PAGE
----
Does the operating system matter anymore?
By Anthony CARUANA
OK - so this isn't strictly a "mobility" topic (and Carry is meant to be a blog about mobility) but it is a topic where the mobile tech market can lead the desktop.
Companies like Palm, Microsoft and Apple make a big deal about their mobile device software. I guess they have to as the hardware, a mobile phone radio, screen and some buttons, is largely the same across the board. Sure, there are some differences but when did we last see a really innovative change to the design of mobile phones? Even the lauded iPhone is really just a touchscreen smartphone.
Respected IT writer Jerry Pournelle recently said that he is "rapidly concluding that given powerful enough hardware the operating system becomes irrelevant". Although he was speaking in context of desktop/laptop computing I reckon the premise applies to mobile devices. The hardware wars, for the vast majority of users, have been run and won. Consumers are the real winners we now have access to more computing power than we really need. Even knowledge workers (which I where I see myself these days) spend most of their time with the web, email, word processing and maybe a handful of other major productivity apps. We've had enough computing power to do all that comfortably for several years now (not withstanding the overhead of Vista and its ilk that push us towards new computers to do the same things we've been doing for years).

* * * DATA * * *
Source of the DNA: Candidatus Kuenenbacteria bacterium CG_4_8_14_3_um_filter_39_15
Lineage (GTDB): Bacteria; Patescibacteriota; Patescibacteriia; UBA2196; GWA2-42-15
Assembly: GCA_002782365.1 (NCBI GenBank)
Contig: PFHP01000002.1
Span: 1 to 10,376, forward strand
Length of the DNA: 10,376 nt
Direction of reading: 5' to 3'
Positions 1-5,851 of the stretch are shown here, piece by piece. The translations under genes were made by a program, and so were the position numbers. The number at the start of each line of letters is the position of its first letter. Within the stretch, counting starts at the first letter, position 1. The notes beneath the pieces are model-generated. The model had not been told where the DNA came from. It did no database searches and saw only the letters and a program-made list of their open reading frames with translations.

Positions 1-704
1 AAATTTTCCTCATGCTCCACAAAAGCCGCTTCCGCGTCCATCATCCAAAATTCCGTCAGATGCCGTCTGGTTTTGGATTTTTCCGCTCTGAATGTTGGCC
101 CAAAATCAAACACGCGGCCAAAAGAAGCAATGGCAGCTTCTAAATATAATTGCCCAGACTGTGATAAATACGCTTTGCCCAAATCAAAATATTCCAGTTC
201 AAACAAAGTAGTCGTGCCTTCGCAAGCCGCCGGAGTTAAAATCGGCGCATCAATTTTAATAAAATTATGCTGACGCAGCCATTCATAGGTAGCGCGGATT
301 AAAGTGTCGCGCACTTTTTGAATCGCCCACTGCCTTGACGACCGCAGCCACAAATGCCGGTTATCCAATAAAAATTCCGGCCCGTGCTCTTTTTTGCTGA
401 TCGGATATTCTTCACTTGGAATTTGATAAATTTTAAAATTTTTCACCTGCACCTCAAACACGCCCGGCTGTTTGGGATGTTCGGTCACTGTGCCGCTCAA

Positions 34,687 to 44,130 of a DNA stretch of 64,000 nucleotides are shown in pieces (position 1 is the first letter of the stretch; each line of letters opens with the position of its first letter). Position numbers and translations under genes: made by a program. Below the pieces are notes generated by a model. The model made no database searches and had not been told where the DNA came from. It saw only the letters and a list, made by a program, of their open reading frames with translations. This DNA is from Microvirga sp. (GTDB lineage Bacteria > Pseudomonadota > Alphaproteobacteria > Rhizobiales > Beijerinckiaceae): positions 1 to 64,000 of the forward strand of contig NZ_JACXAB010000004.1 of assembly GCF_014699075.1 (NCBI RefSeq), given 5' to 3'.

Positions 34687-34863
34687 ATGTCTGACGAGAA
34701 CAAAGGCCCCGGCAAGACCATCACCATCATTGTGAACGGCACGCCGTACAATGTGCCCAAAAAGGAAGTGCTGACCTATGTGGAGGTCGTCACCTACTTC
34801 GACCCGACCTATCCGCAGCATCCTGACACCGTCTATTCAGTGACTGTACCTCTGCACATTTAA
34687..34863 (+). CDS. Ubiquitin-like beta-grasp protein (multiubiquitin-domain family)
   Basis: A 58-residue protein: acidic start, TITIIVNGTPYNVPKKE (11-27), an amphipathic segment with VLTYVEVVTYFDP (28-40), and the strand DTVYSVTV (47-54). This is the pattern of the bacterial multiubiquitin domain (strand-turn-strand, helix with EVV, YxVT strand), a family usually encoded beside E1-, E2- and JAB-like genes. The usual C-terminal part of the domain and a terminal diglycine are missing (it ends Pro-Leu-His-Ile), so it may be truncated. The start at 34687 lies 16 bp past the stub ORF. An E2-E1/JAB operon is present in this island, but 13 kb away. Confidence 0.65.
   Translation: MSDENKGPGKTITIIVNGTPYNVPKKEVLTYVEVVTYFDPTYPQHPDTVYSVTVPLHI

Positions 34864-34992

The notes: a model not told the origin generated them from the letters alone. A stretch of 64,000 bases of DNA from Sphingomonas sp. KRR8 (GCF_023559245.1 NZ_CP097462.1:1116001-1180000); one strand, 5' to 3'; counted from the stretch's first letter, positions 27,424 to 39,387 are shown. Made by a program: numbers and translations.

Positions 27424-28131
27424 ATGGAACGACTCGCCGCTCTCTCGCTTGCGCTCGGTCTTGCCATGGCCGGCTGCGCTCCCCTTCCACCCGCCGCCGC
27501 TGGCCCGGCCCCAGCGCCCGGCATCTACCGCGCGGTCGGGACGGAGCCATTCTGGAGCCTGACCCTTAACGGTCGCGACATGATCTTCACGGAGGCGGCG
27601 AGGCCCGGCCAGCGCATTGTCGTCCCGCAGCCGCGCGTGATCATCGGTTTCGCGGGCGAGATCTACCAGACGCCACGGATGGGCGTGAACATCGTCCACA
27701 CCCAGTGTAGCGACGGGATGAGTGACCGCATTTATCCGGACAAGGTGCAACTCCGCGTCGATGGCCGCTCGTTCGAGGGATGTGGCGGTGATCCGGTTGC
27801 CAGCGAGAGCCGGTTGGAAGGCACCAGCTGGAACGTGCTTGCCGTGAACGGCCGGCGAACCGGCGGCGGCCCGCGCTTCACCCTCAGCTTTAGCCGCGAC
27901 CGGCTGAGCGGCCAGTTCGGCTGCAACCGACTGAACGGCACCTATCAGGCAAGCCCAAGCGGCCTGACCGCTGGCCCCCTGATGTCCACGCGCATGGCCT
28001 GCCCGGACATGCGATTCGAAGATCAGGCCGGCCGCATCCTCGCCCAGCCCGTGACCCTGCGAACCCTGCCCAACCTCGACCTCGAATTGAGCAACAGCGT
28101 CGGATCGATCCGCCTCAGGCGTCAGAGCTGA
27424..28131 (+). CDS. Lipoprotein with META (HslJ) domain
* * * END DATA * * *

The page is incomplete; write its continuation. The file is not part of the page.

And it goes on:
We now have Google entering the mobile device fray with their new OS, Android. Apple's there with the iPhone. Palm continues to bumble along with their ageing Palm OS and Windows Mobile has seen little more than modest refinement over the last three years or so. Despite this, Symbian is still the 800lb gorilla in the room and dominates the mobile operating system market. Why? Because it works.
What it boils down to is that if a mobile device does what you want the operating system is largely irrelevant. It's all about applications and with an increasing degree of hardware standardisation (the ARM processor architecture for example) we'll be able to run whatever apps we want in the not too distant future through virutualisation. Want to edit Word documents on your iPhone? Wait for a Windows Mobile virtual machine that runs Word Mobile and you'll be there.
I suspect that in the coming years we'll see the operating system war on mobile devices to fade away. Where we'll go is an application driven paradigm where the focus will be on what you can do with your phone, not what OS it's running. At least that's what I'm hoping for as I'm sick of owning and reviewing phones that don't deliver the total package of functionality.
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